What Does an Automatic Wire Binder Represent to You?
One of the most beautiful elements of humankind is the existence of books. Objects made of the trees we live among, telling the stories of our lives and imaginations, books bear witness to the advancement of our species. They hold evidence of where we have been, what we have done, what we hope to do, and what we dream. There are many book lovers who can attest to the significance of books within different cultures and to our species as a whole. And despite the rise of technology, the print industry is as strong as ever.
Automatic wire binders and paper punchers
There are plenty of ways to read what you are interested in these days. Just about anything can be found online, downloaded, emailed, or shared through the cloud. But there is just something about holding a book in your hands, breathing in the scent of the paper. It has been estimated that reading a print copy is 59% more engaging for readers than articles or advertisements that they encounter online.
Printing is still very high in demand, and now with the rise of self publishing, more people are learning about printing and binding as well. While not everyone has access to an automatic wire binder or an automatic paper punching machine, these tools are still widely used. In fact, printing is among the largest industries in the world, giving the automobile manufacturing industry a run for its money, and proving to be more than eight times bigger than the video gaming industry.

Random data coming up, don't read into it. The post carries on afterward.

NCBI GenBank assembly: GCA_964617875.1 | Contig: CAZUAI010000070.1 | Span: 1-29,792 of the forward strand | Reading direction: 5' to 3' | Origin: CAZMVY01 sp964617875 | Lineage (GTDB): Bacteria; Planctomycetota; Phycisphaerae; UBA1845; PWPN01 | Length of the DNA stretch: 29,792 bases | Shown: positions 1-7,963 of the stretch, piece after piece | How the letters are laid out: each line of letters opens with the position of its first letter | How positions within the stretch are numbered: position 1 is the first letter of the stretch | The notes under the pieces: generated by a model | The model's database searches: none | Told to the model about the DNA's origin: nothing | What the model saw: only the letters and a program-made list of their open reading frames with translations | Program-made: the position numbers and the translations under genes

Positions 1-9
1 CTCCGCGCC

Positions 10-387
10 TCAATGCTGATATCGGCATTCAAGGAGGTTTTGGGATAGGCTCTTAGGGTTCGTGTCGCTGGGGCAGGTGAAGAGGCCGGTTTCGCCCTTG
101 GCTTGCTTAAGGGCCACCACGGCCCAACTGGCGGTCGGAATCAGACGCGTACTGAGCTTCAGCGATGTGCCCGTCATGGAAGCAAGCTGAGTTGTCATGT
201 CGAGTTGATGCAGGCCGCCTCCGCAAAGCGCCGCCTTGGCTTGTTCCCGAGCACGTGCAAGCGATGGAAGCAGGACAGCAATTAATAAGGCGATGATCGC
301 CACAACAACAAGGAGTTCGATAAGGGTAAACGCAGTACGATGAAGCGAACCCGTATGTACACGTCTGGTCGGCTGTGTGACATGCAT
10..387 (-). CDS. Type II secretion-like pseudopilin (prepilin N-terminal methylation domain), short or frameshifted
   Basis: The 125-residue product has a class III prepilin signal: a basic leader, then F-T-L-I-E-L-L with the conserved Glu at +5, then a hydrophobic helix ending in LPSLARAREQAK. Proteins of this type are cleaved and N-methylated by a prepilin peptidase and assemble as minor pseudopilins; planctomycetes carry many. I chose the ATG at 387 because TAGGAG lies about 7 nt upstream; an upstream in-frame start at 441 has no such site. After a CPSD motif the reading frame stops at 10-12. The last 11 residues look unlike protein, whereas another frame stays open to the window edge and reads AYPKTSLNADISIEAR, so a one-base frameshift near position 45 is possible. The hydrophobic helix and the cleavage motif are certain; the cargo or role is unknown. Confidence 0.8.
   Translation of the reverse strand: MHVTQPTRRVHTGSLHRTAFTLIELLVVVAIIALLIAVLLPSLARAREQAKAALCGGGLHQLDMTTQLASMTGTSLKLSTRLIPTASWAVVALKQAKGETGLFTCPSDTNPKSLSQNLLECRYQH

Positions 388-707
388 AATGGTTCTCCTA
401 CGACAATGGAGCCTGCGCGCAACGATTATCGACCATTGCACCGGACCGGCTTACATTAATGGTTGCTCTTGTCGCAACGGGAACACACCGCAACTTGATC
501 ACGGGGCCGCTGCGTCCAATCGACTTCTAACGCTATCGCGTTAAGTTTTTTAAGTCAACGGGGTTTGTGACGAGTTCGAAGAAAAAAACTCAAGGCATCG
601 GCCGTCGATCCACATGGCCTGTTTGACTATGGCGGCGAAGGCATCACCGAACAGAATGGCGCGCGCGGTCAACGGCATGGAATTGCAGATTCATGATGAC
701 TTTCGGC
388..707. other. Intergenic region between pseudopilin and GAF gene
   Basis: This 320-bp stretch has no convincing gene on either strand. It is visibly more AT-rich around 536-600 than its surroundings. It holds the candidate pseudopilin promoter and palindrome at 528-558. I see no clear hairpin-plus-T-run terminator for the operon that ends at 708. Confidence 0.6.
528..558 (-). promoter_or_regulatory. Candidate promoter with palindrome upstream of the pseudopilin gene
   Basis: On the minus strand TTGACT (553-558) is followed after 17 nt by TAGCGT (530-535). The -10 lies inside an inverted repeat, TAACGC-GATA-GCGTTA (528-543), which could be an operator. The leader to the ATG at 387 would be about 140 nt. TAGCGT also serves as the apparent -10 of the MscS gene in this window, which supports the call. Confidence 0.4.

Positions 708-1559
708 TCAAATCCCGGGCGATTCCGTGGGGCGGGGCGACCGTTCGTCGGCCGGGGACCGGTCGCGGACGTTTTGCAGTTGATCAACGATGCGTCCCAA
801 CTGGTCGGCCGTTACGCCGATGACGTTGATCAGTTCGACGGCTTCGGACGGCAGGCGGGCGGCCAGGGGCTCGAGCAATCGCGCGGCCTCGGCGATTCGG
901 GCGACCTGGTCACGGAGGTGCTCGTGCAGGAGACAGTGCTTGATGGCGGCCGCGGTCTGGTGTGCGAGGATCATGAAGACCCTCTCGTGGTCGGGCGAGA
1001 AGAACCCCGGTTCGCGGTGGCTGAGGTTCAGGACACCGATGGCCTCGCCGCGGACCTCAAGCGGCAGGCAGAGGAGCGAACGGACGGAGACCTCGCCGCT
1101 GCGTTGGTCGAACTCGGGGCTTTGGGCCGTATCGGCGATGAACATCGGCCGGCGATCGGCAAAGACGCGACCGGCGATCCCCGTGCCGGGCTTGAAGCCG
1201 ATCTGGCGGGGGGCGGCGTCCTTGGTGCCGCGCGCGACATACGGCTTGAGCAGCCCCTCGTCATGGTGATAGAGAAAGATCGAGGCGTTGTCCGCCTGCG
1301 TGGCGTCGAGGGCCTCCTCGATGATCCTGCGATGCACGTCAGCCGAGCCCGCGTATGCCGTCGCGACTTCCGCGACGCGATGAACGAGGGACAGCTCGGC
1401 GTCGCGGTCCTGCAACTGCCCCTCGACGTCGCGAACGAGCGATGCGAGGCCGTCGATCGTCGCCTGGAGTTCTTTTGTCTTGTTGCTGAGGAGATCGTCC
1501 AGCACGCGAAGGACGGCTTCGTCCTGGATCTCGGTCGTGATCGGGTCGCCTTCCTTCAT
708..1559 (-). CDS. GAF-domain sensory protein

Balancing our fascination with books and our environmental impact
It sounds like a fascinating hobby or potential career, to be educated in the proper use and techniques of operating a wire binding machine. But even though an automatic wire binder may represent everything we love about the world of literature, we have entered a new age of consciousness, where we are now well aware of the negative impact that our species has had, and continues to have, on this beautiful planet that we call home. Every year, there are 9.125 billion tons of paper used in the United States alone.
If, and only if, we are planting enough trees to keep up with those that are being chopped down for paper, and if we are able to counter the effects that the production of these books have on the environment, should we continue to produce books as we currently are. If not, it is up to us to develop a new way to satisfy both our need to read and our need to sustain a healthy planet.